(ran SS edition of Metro & State)
It's not only the movie industry that's enjoying Titanic success this year. Thanks to the multimillion-selling soundtrack from the biggest-grossing movie in history, the record industry is enjoying a robust growth in album sales.
The mostly instrumental James Horner score has topped the national sales chart for 15 consecutive weeks and so dominated the record marketplace this year that it has pushed releases by superstars such as Madonna and Pearl Jam into the background.
"No. 2 is the virtual No. 1 these days because No. 1 is no longer within the realm of mortals," says Bob Merlis, senior vice president of corporate communications at Warner Bros. Records. "We couldn't (get there) with Madonna or Van Halen or Eric Clapton."
Titanic has sold nearly $100-million worth of albums this year _ nearly 7.5-million copies, including another 268,000 last week. That's almost twice the total of the year's No. 2 album, Celine Dion's Titanic-related album, Let's Talk About Love, which, like the soundtrack, includes the singer's Titanic theme, My Heart Will Go On.
The Dion album, which had already sold more than 2.5-million copies before sales of the soundtrack began to skyrocket in early January, has sold another 3.8-million this year.
Driven by the soundtrack, which long ago replaced Chariots of Fire as the best-selling instrumental film score of all time, total U.S. album sales reached 160-million units during the first three months of 1998. That's up 7.6 percent for the same period a year ago (148-million units).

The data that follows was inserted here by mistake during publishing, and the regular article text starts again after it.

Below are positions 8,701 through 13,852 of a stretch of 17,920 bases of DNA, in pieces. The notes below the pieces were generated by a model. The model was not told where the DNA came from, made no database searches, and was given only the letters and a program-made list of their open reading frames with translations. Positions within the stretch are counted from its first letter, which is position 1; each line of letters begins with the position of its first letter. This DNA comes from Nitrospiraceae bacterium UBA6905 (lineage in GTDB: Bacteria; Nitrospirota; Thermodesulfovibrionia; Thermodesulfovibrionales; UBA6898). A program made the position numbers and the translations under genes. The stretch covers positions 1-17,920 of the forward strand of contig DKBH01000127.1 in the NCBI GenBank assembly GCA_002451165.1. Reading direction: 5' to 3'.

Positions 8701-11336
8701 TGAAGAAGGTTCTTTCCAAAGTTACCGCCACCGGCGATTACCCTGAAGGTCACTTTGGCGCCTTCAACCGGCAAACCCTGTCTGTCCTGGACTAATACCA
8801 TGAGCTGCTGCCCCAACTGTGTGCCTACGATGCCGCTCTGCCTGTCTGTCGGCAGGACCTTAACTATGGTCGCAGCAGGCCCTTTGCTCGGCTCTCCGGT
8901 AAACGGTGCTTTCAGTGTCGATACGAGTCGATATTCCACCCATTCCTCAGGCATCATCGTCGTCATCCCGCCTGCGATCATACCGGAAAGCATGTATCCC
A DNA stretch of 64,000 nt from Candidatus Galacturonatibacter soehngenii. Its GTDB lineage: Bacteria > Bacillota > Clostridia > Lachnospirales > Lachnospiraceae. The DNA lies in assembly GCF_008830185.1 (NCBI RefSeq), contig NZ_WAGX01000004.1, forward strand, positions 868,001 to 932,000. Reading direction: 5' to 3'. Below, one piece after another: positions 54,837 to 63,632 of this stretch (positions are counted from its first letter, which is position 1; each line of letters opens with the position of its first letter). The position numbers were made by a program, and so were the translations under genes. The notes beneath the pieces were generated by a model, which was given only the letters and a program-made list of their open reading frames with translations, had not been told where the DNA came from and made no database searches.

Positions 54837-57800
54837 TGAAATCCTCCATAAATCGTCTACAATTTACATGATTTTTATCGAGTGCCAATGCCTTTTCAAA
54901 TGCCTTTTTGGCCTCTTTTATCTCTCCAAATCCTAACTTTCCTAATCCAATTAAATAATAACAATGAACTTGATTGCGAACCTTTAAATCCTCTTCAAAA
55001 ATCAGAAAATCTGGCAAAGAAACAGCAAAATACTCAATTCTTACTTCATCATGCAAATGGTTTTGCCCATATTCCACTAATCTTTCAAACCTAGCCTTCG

The combined 10.2-million units sold by the soundtrack and Dion albums during the first quarter are responsible for the vast majority of that growth, allowing the record industry to continue its rebound from a mid-'90s stagnation. After two years of minimal gains, album sales jumped 5.7 percent in 1997.
But retailers aren't about to decry Titanic's dominance. They say Titanic pulls buyers who wouldn't normally be there into their stores.
"Titanic is the leader that has taken us to this growth," says Mike Shalett, CEO of SoundScan, which monitors U.S. record sales.
Among genres, the big winners were rap and soundtracks, which were up 16 percent and 14 percent, respectively. Sales of hard rock records were up 11 percent, while alternative rock sales were down 12 percent and country was off 7 percent.
The rap surge was led by '97 holdover albums by Sean "Puffy" Combs, Will Smith and Mase, as well as new collections by Silkk the Shocker and C-Murder.
"The (Titanic) soundtrack has created an excitement that has led people back to retail, and once they're there, they're seeing a lot of exciting merchandise," says Scott Levin, director of marketing for the Musicland Group. "Once we get them in the store, the hooks are there."